1997 Nissan Silvia Q's SE SR20DE from Australia and New Zealand


It's an affordable, fun and classy sportscar


It makes loud rattling noise at start up. Researched carefully and got it inspected by a mechanic. Replaced the chain tensioner and cleaned the oil sump, costing NZ$350. They were not the problem; it was the variable valve timing. It is a very common problem for SR engines, but mine is just a bit noisier. It would cost about $1100 to replace it, $950 to import the part from Japan and the rest for labour. However, the unit is still functional so I might just push the dealer to pay for the part. If not, I'll just live with it.

Nothing else :)

General Comments:

I bought this car as my daily driver to get to work. I've considred getting a Toyota Levin BZ-G, but decided against it as this one offered more fun being RWD, 2.0L and more classy.

1. Straight-line performance:

To sum it up quickly, this car has not been built for straight-line performance. If you want neck breaking acceleration, I suggest you look at EVO's or WRX's instead. However, being a sportscar, it does accelerate better than most cars. It's very "normal" below 4000rpm and above that you can go reasonably fast. In other words, it is practically fast, as I don't see myself hitting 7000rpm red line very often anyway. It's got enough grunt to comfortably overtake at any speed as well. Bear in mind that at 100km/h, it's running at around 3000rpm already. Even without any modifications, it sounds rather nice above 4000rpm.

2. Cornering and handling:

This is where the car shines. It's got a very lovely weighty feel in the steering. I just love that :D Steering is initially quite light, but as you gain speed it becomes progressively weightier.

While it has a very neutral handling characteristic, it has a very high tendency to break the traction at the back. It means, you need a LSD (and probably wider tyres as well) and not all Silvia's come with one. I feel that if I install a LSD and much wider tyres, I'll be able corner much faster. Right now, I can't be too confident when cornering, even at the best of conditions.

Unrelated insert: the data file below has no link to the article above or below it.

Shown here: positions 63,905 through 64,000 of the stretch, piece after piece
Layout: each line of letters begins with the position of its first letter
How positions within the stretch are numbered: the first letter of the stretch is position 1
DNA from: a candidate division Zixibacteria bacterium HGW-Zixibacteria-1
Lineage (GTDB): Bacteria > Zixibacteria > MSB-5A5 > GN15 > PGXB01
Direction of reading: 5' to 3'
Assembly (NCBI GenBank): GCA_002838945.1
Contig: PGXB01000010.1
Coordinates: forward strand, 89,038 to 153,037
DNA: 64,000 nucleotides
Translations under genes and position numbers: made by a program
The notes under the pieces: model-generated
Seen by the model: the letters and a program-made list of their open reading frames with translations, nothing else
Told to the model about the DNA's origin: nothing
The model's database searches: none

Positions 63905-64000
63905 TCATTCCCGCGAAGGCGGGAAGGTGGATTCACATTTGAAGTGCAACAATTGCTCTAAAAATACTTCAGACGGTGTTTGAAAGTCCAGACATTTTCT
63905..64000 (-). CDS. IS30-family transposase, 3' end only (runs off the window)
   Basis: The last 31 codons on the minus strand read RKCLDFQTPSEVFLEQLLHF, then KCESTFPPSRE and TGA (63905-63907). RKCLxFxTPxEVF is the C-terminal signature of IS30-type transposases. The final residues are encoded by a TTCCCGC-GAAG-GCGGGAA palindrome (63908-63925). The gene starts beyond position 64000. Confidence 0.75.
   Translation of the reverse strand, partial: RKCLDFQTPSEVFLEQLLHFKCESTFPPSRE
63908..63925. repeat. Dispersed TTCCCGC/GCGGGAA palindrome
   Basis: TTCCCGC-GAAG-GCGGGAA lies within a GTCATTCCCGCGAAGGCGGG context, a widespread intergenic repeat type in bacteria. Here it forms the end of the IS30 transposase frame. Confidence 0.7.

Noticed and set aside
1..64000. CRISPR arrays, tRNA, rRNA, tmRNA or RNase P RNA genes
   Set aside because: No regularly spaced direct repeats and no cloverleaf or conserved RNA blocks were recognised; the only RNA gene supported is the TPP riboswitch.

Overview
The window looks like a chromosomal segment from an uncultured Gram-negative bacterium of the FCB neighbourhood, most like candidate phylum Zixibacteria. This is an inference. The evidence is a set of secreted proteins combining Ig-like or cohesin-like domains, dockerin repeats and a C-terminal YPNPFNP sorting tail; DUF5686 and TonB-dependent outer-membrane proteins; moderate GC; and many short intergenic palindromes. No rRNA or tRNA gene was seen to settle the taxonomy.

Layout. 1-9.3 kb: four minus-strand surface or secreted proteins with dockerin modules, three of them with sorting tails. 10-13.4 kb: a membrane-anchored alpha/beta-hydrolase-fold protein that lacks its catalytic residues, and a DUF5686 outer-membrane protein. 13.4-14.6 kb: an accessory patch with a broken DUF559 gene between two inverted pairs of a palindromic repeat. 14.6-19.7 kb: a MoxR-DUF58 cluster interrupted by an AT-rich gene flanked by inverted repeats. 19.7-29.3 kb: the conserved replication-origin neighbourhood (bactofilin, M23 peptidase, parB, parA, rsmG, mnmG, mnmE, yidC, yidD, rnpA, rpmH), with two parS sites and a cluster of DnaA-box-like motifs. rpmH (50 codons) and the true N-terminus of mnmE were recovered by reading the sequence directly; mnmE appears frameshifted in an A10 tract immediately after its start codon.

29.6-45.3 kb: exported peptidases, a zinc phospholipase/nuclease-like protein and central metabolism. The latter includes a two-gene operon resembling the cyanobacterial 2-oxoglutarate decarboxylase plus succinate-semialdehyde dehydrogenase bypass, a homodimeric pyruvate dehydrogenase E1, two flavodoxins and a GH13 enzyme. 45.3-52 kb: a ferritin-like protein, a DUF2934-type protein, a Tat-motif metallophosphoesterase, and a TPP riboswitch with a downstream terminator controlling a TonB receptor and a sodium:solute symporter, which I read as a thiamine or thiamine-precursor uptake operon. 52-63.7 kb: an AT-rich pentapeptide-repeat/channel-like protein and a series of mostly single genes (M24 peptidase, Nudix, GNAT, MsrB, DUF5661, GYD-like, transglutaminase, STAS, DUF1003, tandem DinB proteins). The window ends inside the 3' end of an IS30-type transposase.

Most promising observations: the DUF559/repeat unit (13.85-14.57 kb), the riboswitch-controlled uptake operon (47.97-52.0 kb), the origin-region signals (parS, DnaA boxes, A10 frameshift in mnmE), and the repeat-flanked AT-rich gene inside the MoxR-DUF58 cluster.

3. Running cost:

To say the least, it is very low for a sportscar. It manages to get 11km/L, which is impressive given that I do thrash it when I can and I drive during peak hours. Insurance cost is obviously much much lower than its turbo charged brothers. Nissan is also known for building reliable cars. It hasn't had any problem apart from those mentioned and I don't expect to see any problem any time soon.

4. Appearance:

It's got a nice aggressive and sleek feel. But it really needs to be lowered a bit and have larger rims fitted to look menacing. Once done, they look magnificent; matching that of a well presented S15 in a different way. I quite like the look, but stock definately has room for improvement.

5. Comfort:

It's comfortable enough for a long trip, at least for those in the front seats. I pity those that sit at the back, but hey, I didn't ask them to sit there :P The backseats are there for emergency use only.

6. Conclusion:

It's a great affordable sportscar with all the good characteristics that a sportscar ought to have. It handles very nicely and nimbly and goes hard enough when you push it without breaking your neck. It doesn't declare you bankrupt either.

7. Future:

I'm not sure. On one hand, I want to keep the car and modify it. Give it some good suspensions, wheels, exhaust, intake and maybe a new paint job (I love black Silvia's). It would look and go very nice. But I fear that investing lots of money into a Q's would end up costing me much as there is a price cap: S14 K's. No matter how nicely modified a Q's is, its resale value would probably be limited by its turbo charged brothers.

So I've been thinking. Maybe drop in a SR20DET or RB25DET? It'd cost me nearly the purchase price of the vehicle and lots of effort to make it happen. Actually it will cost me more than selling my car and buying a S14 K's! I am undecided ;)

Would you buy another car from this manufacturer? Don't Know

Review Date: 10th June, 2006